The following was penned by a Lutheran at the blog Pastoral Meanderings: The Random Thoughts of a Lutheran Parish Pastor
It is packed with items for reflection. One in particular caught my eye. My emphases and comments.
The glory of Rome. . . [I’ve chosen not to port over here the photo of Cupich.]
News from Chicago is grim. While the Chicago Archdiocese had 2,400 priests in 1975, including Diocesan, religious order and retired priests; today there are 1,200. In terms of parishes, just four years ago there were 344 in the Chicago Archdiocese. Under Cardinal Cupich, the Archdiocese has wonderful news. On July 1, 2022, there will likely be 221 parishes — the loss of 123 churches. At least 57 churches across the archdiocese will no longer be used for Mass and so their buildings will be closed, sold, or repurposed. Others will be yoked together into a parish that includes several facilities or sites where Mass is offered. Although this reduction has been in the planning stages for some time, the pandemic only hastened and expanded the overhaul. After all, Mass attendance had been falling long before the impact of COVID on the dismal statistics. A couple of other things to consider. The Chicago Archdiocese was one of the last hold outs for masked students in their parochial schools and Cardinal Cupich has been quicker and tougher than most bishops in clamping down against the Latin Mass. At the same time, the Cardinal made waves by performing a Chinese pagan ceremony at Mass and tolerates the abuse of the Novus Ordo by some priests, such as Father Michael Pfleger, and seems friendlier than most Roman Catholic bishops to the LGBTQ cause.
[Nota Bene!] Is there a lesson here for Lutherans? [This will be bracing.] I think there is. The road to renewal does not lead to an embrace of the prevailing move of culture or society. It leads through orthodoxy in doctrine and in practice. [Let’s consecrate this guy and give him a diocese.] The future of the churches is dim if all we can do is offer the world a faint echo to what they already think or feel. There will be no blessing from God upon such distortion of the Scriptures or betrayal of the authentic Gospel of Jesus Christ crucified and risen. In some respects, we have suffered greatly under the same temptation. When you lose faith in God to keep His promise and work through the means of grace, you are left with a conundrum. If God is not going to build His Church in a way that satisfies you, then you must build His Church for Him. Or, simply do what God has called you to do and trust that He will make sure that the Word does not return to Him empty. It seems that many are not quite willing to let God be God of His Church and so they have taken in hand the work of the Kingdom, dismissing faithfulness to Scripture and Confession in favor of a faithfulness to an image or idea — the welcoming church.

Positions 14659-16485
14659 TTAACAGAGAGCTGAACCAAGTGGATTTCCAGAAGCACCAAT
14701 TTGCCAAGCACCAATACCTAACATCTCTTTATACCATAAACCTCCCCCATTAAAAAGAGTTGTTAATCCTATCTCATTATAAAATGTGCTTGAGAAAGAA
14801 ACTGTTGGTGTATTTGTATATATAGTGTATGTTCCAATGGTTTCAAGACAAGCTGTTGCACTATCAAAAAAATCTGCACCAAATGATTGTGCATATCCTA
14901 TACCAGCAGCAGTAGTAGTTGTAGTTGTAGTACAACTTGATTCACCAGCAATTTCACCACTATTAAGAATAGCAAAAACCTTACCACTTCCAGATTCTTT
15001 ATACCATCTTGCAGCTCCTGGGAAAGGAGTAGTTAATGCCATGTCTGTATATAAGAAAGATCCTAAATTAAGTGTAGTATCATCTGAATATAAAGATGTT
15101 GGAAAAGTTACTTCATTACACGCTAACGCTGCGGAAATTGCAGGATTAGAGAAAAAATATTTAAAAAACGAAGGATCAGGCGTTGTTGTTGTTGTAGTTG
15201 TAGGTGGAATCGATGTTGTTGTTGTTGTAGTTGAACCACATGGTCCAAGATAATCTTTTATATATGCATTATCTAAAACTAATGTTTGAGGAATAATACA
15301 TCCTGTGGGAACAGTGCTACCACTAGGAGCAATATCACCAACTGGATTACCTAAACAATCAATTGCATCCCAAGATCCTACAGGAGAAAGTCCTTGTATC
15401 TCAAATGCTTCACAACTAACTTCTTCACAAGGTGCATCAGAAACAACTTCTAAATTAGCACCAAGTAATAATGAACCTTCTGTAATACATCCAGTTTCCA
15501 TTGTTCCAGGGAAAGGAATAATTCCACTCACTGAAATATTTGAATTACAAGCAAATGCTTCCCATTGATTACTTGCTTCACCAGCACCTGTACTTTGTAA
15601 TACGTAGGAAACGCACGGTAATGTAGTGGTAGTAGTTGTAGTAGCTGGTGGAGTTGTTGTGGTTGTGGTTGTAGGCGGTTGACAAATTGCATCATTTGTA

Growing up as a child in the 1950s, it was inconceivable to me that the Church would be in such a state today. Rome was monolithic and unbending. Parishes were full. But the little breathe of spring that John XXIII brought, turned out to the cold wind of winter in the hands of Paul VI. Lutherans were also enjoying rapid growth. [PAY ATTENTION!] We knew who we were, what we believed, and how we worshiped. People responded. [More on this…] There was a Bible institute for the laity every year and my parents dropped everything to listen to the pastors of the Circuit. Catechism classes were full — like Sunday school. Seminaries were also full. The liturgy, though not the hymnal, was pretty much the same wherever you went in Lutheranism. And then the bottom dropped out when we thought it was time to get with the times. While an embrace of avenues to proclaim the Gospel is never bad, the Word of the Lord cannot be changed or adapted or the faith modernized without losing the Gospel itself. The changeless Christ for a changing world has become a Christ changing to keep up with a changing world. The only changeless thing around us is the primacy of the individual and the individual’s feelings and perception.